The assumption behind the movement of the goaltender is that the worst thing that could happen to the goaltender is to lose sight of the ball. The sooner the goaltender sees a shot coming, the greater chance it has of preventing a goal. Therefore, the goaltender generally uses the widest view mode and uses backwards dashing when appropriate to keep the ball in view to position itself in situations that are not time-critical.
Every cycle that the ball is in the defensive zone, the goaltender looks to see if the ball is in the midst of a shot. It does this by extending the ray of the ball's position and velocity and intersecting that with the baseline of the field. If the intersection point is in the goaltender box and the ball has sufficient velocity to get there, the ball is considered to be a shot (though special care is used if an opponent can kick the ball this cycle). Using the passive interception if possible (see Section 4.4), the goaltender tries to get in the path of the ball and then run at the ball to grab it. This way, if the goaltender misses a catch or kick, the ball may still collide with the goaltender and thus be stopped.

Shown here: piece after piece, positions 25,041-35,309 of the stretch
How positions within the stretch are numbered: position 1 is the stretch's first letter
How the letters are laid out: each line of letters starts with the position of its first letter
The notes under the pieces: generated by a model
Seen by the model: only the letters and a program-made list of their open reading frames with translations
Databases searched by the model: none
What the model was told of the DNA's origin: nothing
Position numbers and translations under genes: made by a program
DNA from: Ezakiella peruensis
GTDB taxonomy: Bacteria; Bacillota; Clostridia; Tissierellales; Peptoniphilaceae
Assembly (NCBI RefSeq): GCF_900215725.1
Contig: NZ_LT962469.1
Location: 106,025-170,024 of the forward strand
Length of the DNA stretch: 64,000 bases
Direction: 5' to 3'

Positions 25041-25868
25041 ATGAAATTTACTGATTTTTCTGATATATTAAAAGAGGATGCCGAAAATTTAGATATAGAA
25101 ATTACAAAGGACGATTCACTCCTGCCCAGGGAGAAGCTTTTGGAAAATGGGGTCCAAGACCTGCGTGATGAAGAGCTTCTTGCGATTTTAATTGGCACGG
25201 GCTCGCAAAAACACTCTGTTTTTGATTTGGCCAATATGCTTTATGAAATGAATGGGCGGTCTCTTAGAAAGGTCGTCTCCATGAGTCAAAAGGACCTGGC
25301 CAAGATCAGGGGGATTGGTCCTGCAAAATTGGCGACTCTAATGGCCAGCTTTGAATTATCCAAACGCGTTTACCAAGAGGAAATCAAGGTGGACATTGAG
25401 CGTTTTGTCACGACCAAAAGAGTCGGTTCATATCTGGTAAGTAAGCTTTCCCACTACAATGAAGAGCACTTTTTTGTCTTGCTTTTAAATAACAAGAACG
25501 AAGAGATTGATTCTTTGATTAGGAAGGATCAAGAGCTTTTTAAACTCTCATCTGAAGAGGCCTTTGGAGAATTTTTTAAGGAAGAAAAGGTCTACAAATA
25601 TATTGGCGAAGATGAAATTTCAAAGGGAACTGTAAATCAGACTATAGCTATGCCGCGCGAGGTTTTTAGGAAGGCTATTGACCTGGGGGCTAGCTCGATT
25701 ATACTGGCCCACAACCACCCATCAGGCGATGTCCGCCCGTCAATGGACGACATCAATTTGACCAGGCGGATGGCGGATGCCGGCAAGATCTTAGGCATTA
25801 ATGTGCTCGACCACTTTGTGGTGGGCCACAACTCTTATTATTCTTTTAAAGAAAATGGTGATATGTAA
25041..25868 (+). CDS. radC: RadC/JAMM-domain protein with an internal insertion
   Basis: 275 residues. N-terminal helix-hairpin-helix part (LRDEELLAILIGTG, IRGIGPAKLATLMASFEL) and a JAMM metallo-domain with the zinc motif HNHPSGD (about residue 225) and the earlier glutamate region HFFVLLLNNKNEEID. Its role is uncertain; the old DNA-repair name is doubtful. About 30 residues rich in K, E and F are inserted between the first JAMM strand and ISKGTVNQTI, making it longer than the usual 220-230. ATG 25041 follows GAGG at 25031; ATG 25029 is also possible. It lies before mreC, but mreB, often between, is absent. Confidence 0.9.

When there is no shot coming the goaltender positions itself in anticipation of a future shot. Based on the angle of the ball relative to the goal, the goaltender picks a spot in the goal to guard; call this the ``guard point.'' The further the ball is to the side of the field, the further the goaltender guards to that side. Then, a rectangle is computed that shrinks as the ball gets closer (though it never shrinks smaller than the goaltender box). The line from the guard point to the ball's current position is intersected with the rectangle, and that is the desired position of the goaltender.